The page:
Pedestrian versus car accidents are often catastrophic for the person on foot and the stats show it. According to the National Highway Traffic Safety Administration, 4,883 pedestrians died in traffic accidents nationwide during 2014. Pedestrians made up about 15 percent of all crash deaths in 2014. These numbers are astounding, especially considering that pedestrian accidents make up a small percentage of all traffic accidents in the U.S. These crashes are a big problem across the country, and Pennsylvania pedestrian accident statistics show that our state is no exception.
What do the statistics say about pedestrian accidents in Pennsylvania?
According to statistics compiled by the Pennsylvania Department of Transportation (PennDOT):
- The total number of accidents reported in 2014 decreased by more than two percent from 2013.
- The amount of fatalities fell by more than one percent and the total amount of injuries dropped by four percent.
While Pedestrian Accidents are Down, Pedestrian Deaths are Up
While the total amount of crashes has decreased, it has not had a favorable effect on pedestrian fatalities.
While there were 4,001 pedestrian accidents reported in the commonwealth in 2014 — down from 4,375 in 2013 — pedestrian deaths and injuries in Pennsylvania accidents both increased during this same period. In 2014, there were 166 pedestrian deaths and 3,985 pedestrian injuries in Pennsylvania alone.
Pedestrian-car crashes compose only about 3.2 percent of all crashes in the commonwealth, but they lead to 13.3 percent of all car accident fatalities.
This terrifying statistic highlights the special dangers car accidents pose to pedestrians, and illustrates the need for more care when driving in areas with high foot traffic.
What age groups are most often involved in a pedestrian-car accident?
The victims of pedestrian accidents tend to be either seniors or youth:
- Age 65-69: 11 deaths, 123 injuries
- Age 70-74: Nine deaths, 103 injuries
- Age 75 and over: 23 deaths, 148 injuries
- Age zero to four: One death, 145 injuries
- Age five to nine: Five deaths, 320 injuries
- Age 10-14: Three deaths, 351 injuries
Pedestrians over age 75 make up a sizable portion of the fatalities from these accidents. This is, in part, because they are more likely to die from injuries younger people could survive. In addition, it is often difficult for older citizens to make it across the street quickly or move quickly enough to avoid an oncoming car.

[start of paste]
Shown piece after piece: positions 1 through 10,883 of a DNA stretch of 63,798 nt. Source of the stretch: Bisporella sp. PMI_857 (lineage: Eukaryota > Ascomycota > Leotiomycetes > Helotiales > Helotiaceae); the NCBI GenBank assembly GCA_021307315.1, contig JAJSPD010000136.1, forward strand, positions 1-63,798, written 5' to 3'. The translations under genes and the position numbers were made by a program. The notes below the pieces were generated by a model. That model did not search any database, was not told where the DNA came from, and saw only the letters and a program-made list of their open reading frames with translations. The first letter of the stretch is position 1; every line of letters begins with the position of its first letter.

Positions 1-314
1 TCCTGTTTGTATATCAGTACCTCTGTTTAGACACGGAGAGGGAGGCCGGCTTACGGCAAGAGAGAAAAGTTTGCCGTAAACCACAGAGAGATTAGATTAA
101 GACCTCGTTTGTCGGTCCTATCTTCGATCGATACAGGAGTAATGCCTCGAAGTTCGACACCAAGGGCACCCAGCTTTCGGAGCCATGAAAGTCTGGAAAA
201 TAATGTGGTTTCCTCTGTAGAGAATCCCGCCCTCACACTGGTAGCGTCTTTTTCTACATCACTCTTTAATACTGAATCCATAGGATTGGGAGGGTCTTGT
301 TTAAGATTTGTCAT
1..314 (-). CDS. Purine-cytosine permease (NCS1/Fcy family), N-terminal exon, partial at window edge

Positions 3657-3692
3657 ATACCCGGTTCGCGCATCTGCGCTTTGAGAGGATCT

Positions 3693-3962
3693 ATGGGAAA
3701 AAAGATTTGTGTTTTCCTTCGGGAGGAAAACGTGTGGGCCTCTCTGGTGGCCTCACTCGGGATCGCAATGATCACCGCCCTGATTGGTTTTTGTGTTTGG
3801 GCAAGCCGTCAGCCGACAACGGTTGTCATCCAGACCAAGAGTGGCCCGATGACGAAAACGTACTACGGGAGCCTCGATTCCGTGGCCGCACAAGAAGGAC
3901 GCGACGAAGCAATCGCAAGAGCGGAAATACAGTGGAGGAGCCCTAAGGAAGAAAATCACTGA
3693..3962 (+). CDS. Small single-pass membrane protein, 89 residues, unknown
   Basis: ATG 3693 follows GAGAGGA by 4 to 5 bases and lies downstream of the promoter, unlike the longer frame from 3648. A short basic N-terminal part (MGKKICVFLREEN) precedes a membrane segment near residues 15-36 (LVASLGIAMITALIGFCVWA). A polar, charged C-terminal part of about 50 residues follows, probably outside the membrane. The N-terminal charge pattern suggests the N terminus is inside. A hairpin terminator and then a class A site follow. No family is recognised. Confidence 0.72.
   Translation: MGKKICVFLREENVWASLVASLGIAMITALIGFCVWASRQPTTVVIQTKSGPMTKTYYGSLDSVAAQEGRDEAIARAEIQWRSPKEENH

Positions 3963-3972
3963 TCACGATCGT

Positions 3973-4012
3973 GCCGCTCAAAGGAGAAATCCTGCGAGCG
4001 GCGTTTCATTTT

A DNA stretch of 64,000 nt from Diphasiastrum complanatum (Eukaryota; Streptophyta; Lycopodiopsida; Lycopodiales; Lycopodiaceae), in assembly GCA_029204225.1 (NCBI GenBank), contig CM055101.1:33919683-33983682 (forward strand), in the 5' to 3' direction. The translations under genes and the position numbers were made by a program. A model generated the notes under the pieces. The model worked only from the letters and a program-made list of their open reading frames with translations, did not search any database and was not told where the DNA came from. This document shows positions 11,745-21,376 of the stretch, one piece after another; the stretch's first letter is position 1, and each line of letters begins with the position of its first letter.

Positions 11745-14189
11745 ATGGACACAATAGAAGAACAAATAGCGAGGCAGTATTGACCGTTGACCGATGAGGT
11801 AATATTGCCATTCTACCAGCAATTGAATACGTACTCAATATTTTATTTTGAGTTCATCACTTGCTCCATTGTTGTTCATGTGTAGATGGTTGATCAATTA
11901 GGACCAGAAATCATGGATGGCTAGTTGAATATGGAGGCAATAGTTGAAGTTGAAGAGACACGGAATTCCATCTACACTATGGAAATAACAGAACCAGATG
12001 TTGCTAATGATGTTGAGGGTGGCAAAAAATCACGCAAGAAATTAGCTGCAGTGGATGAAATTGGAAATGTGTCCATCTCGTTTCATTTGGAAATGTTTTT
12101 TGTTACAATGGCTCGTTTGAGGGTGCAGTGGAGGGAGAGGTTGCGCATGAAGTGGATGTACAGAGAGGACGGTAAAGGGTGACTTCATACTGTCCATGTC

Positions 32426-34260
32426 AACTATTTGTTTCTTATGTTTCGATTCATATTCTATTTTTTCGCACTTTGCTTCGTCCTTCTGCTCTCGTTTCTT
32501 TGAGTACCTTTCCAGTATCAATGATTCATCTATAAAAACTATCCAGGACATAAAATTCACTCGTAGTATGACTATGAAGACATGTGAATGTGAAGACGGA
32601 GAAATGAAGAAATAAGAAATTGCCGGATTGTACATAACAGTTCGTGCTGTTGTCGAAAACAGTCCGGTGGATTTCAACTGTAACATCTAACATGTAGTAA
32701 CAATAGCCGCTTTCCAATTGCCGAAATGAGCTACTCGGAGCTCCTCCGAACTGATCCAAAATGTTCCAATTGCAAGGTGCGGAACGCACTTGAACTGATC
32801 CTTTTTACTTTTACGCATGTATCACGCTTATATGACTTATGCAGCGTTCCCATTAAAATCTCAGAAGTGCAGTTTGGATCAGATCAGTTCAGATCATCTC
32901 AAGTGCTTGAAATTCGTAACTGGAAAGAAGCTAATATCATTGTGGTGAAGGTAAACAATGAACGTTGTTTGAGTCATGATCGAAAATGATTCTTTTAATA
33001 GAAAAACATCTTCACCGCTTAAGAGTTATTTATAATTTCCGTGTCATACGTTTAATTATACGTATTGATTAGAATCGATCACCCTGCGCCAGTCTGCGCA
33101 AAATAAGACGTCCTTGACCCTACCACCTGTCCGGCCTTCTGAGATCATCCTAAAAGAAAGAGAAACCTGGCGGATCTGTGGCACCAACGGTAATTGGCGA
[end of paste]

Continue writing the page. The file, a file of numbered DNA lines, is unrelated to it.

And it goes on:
On the other hand, while pedestrian deaths for youth under 15 are pretty low, they compose about 20 percent of all pedestrian injuries.
Males in almost every age group were more likely to suffer injury or die in a pedestrian accident, although males from the following four groups had the highest fatalities of any group:
- Males age 20-24: 13 deaths (compared to one death for females)
- Males age 55-59: 12 deaths (compared to three deaths for females)
- Males age 60-64: 13 deaths (compared to six for females)
- Males 75 and older: 14 deaths (five more than for females)
Of the 166 deaths in Pennsylvania during 2014, 109 were men while only 57 were women. This means that 66 percent of all pedestrian deaths in the commonwealth were men, a stat that remains unchanged from the 2013 totals. There are several theories about this difference, but it may boil down to the fact that men are more likely to take risks such as stepping out into traffic or not looking before crossing the road.
In what area do most pedestrian versus car accidents occur?
According to PennDOT, pedestrian accidents most commonly occurred when a pedestrian was:
- “Crossing the street at an intersection, mid-block crossing, or driveway entrance,” or
The stats show:
- 1,762 pedestrians were involved in accidents resulting in 59 deaths while crossing at a “specified location” (e.g., crosswalk, driveway entrance, etc.)
- 1,309 pedestrians were involved in accidents resulting in 53 fatalities while walking, running, or playing
While many people think of pedestrian accidents happening when a careless driver fails to yield to people crossing the street, this is not actually all that common.
In fact, 72.9 percent of pedestrians killed and 44.2 percent of those injured were in areas not considered intersections.
More than 120 of the 166 pedestrian fatalities and 2,066 of the injuries occurred in areas where there were no traffic control devices, including red lights, stop signs or crosswalk signals.
PennDOT also analyzed when and where the accidents occurred and found that:
- 63.8 percent (2,684) occurred in the city
- 62.3 percent of injury accidents occurred during the day
- 71.1 percent of fatality accidents occurred after dark
Who and what causes these crashes?
In many cases, the driver of the vehicle fails to see the pedestrian before hitting them. Contributing factors include alcohol use, speeding, distracted driving, and failing to yield. When this happens, the driver is typically at-fault in the crash, and the pedestrian could potentially collect compensation to pay for medical treatment, lost wages, and more if they suffered serious injuries.
However, sometimes the pedestrian’s actions also contribute to the crash. This may include crossing mid-block, crossing against the signal, or walking while intoxicated. In almost 74 percent of accidents, pedestrians were under the influence.
As you can see, these statistics show that it is up to all of us — drivers, pedestrians, and cyclists alike — to ensure the safety of all Pennsylvania residents. For more information on staying safe when walking and driving around Pennsylvania, check out our blog.
If you or a loved one is ever injured in a pedestrian accident, give us a call. Our pedestrian accident attorneys have many years of experience getting accident victims the compensation they deserve.
Contact Cordisco & Saile LLC at 215-642-2335.